The Delaware National Estuarine Research Reserve (DNERR) is seeking volunteers to assist with the annual baywide horseshoe crab spawning survey in May and June at Ted Harvey Wildlife Area, Kitts Hummock and North Bowers beaches.
DNERR staff will host two volunteer training sessions at the St. Jones Reserve, 818 Kitts Hummock Road, Dover. All new volunteers are required to attend one of the two sessions and must be at least 7 years old to participate in the survey. Volunteers under age 18 must be accompanied by an adult. Past participants are also strongly encouraged to attend a training session.
- Thursday, April 5th, 6:00 to 7:30 p.m.
- Saturday, April 14th, 10:00 to 11:30 a.m.
Register for the training online by visiting, http://de.gov/dnerrhscsurvey. For more information on horseshoe crab monitoring or volunteering at DNERR, contact Jennifer Holmes at 302-739-3436 or Jennifer.Holmes@state.de.us. Find us on facebook – Delaware NERR.
Volunteers will learn how to conduct the survey, properly record data and distinguish between male and female horseshoe crabs. As part of the training, Jordan Zimmerman with DNREC’s Division of Fish and Wildlife will also highlight results of horseshoe crab survey data and how it is being used.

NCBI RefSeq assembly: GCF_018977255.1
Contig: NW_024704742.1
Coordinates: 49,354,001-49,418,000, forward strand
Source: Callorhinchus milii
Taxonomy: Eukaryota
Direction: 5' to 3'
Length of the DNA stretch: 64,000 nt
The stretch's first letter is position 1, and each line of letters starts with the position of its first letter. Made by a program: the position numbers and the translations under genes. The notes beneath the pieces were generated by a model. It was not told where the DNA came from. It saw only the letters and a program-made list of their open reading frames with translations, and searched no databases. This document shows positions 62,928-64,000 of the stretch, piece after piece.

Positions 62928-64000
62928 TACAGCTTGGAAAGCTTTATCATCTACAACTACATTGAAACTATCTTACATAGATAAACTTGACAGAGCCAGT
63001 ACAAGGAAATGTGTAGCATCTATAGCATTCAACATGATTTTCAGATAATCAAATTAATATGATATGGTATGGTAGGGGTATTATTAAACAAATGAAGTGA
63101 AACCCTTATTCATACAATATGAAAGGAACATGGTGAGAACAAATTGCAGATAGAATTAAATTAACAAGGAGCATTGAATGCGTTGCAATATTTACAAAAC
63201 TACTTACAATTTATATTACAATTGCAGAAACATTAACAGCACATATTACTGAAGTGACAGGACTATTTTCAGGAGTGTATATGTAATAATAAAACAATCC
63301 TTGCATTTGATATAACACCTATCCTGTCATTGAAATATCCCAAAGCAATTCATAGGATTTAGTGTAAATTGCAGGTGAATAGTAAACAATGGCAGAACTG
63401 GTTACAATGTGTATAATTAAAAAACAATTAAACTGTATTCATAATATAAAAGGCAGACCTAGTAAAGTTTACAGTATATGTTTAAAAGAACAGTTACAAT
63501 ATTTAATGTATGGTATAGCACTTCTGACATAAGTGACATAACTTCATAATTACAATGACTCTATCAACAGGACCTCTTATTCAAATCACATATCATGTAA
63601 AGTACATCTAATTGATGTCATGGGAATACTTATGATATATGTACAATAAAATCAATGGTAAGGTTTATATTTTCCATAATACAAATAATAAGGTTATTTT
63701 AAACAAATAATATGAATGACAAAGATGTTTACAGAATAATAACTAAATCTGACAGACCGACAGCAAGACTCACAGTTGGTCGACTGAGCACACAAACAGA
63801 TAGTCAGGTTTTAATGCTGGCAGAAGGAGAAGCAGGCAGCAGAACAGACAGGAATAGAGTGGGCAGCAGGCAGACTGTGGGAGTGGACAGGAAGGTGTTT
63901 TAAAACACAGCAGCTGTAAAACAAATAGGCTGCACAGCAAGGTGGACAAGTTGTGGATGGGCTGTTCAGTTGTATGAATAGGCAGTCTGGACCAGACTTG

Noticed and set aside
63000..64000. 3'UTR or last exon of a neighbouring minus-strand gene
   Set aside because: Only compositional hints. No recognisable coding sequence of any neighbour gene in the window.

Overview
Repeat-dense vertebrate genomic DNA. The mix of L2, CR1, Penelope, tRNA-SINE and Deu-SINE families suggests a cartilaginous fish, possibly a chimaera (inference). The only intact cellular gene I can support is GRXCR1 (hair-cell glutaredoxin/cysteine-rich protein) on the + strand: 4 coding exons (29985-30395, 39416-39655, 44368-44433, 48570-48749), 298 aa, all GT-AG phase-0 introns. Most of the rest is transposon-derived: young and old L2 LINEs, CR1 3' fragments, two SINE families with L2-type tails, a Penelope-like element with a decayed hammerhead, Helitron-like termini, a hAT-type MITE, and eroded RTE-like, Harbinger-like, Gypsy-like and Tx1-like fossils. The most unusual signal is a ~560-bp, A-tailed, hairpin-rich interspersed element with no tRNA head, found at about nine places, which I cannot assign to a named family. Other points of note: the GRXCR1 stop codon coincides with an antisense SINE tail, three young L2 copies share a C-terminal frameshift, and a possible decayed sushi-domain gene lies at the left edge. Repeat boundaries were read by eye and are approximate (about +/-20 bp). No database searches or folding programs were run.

In addition, training participants will have first preference for beach and date signups for the DNERR coordinated beaches. Participants who are interested in other Delaware Bay beaches not coordinated by DNERR are welcome to attend the training and will be referred to the appropriate beach leader for further information.
2012 Horseshoe Crab Spawning Survey Dates and High Tide Times
Survey Date Time of High Water
|Thursday, May 3|
|Saturday, May 5|
|Monday, May 7|
|Friday, May 18|
|Sunday, May 20|
|Tuesday, May 22|
|Saturday, June 2|
|Monday, June 4|
|Thursday, June 7|
|Sunday, June 17|
|Tuesday, June 19|
|Thursday, June 21|
Please note that the times listed are the high tides for the DNERR coordinated beaches only. The total time commitment per night will range from 2 to 3 hours, depending on how many horseshoe crabs there are to count.
Since 1990, surveys have been conducted of horseshoe crabs spawning in Delaware Bay. Despite the horseshoe crab’s importance to the ecology of the Bay, little is known about its population status. The data collected by volunteers during these surveys is key for scientists to monitor changes in numbers of spawning crabs in the Bay. Now, every spring on several peak spawning days, volunteers donate their time to count crabs on key beaches in Delaware and in New Jersey. Delaware’s well-trained and enthusiastic volunteers have made this program one of the most successful volunteer based wildlife surveys in the country.